The Zaghouan Aqueduct - History and Facts | History Hit

The Zaghouan Aqueduct

Ben Arous, Ben Arous, Tunisia

Built by the Emperor Hadrian, the Zaghouan Aqueduct supplied water to the Roman city of Carthage and stretched for over 100 miles.

Antara Bate

24 Nov 2020
Image Credit: Shutterstock

About The Zaghouan Aqueduct

The Zaghouan Aqueduct, also known as the Aqueduct of Hadrian, was a Roman aqueduct that supplied water to the ancient city of Carthage, the ruins of which can still be seen today.

Built around 130 AD, during the reign of the Emperor Hadrian, the Zaghouan Aqueduct was constructed as a response to a number of years of drought which had hit the area.

The Zaghouan Aqueduct history

The town of Zaghouan in northeastern Tunisia lies on the northern slope of Mount Zaghouan at an elevation of 4,249 feet. It was built on the ancient Roman site of Zigus. The Roman aqueduct and canal network built in the 2nd century BC under the emperor Hadrian was used to bring water more than 80 miles from Zaghouan to Carthage.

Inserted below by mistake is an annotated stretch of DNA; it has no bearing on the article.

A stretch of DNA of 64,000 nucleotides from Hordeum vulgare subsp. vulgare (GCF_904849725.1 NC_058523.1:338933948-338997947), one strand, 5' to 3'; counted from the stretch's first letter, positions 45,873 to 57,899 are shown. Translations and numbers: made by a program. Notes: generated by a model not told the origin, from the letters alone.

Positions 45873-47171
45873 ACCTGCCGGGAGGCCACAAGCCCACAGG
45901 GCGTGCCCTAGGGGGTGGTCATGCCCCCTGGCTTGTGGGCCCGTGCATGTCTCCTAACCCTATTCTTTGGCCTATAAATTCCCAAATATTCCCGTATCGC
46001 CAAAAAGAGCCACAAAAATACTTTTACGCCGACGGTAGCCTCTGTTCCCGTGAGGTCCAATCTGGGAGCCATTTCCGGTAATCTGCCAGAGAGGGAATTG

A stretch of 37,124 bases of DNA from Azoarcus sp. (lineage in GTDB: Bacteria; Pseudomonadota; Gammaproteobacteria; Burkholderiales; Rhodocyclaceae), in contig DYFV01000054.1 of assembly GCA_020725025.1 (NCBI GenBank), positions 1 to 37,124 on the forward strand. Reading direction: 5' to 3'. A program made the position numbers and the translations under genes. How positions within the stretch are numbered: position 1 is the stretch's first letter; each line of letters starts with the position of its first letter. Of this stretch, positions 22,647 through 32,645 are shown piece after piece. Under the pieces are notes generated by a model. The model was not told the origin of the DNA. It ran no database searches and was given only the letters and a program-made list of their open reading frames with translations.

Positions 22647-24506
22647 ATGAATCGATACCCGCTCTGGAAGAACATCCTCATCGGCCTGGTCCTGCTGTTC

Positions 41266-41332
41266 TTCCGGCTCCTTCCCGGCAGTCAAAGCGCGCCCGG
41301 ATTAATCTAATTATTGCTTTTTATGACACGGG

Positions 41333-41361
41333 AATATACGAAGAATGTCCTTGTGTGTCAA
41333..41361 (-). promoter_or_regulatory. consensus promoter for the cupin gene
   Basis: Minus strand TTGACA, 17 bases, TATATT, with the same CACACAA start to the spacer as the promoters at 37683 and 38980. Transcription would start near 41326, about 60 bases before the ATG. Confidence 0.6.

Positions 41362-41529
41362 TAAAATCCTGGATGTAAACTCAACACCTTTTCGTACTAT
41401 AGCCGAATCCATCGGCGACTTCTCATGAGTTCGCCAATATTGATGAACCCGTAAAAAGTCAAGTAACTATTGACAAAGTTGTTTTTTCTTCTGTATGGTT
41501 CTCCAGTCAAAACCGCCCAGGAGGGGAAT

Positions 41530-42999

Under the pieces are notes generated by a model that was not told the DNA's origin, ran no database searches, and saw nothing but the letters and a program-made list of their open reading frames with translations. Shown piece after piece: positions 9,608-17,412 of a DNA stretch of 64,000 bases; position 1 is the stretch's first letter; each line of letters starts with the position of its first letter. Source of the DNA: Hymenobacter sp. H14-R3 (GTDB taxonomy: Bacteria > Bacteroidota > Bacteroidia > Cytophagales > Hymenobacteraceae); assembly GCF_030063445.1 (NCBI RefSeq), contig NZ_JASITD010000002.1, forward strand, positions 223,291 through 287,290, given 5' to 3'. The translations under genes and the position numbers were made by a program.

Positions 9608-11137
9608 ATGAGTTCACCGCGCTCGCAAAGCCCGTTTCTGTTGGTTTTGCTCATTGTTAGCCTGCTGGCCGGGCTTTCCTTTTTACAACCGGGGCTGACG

Zaghouan Aqueduct is one of the best-preserved Roman aqueducts among the hundreds built throughout Europe and North Africa.

Over the centuries, the aqueducts endured attack and abandonment followed by restoration and revaluation. The two destructive attacks were that of the Vandals in the 5th century and that of the Hilalians in the 13th century.

The aqueduct continued to function until at least the end of the Vandals (536 AD). It is believed that during the Byzantine period, which was marked by frequent political unrest and insecurity in the rural areas, the aqueduct began to deteriorate, though without going completely out of service.

More than six centuries later, Sultan Hafsid, gave new life to the aqueduct by making the necessary refurbishment from 1250 to 1267, to link it with the new construction, at the Kasbah of Tunis which run through the gardens of Ras-al-Tabia, of Bardo and Rabta.

The Zaghouan Aqueduct today

The aqueduct was partially restored in the 19th century but today lies mostly in ruins. Some of the best remains can be found about 3km south of the village of Mohammedia.

Today visitors can admire the high columns of the ancient aqueduct, reminiscent of the former grandeur of the city of Carthage.

Getting to the Zaghouan Aqueduct

The aqueduct is around half an hour’s drive from Tunis Carthage Airport. The nearest train station is Oudna.  It is around 10 mins drive from the Uthina Archaeological site.

Featured In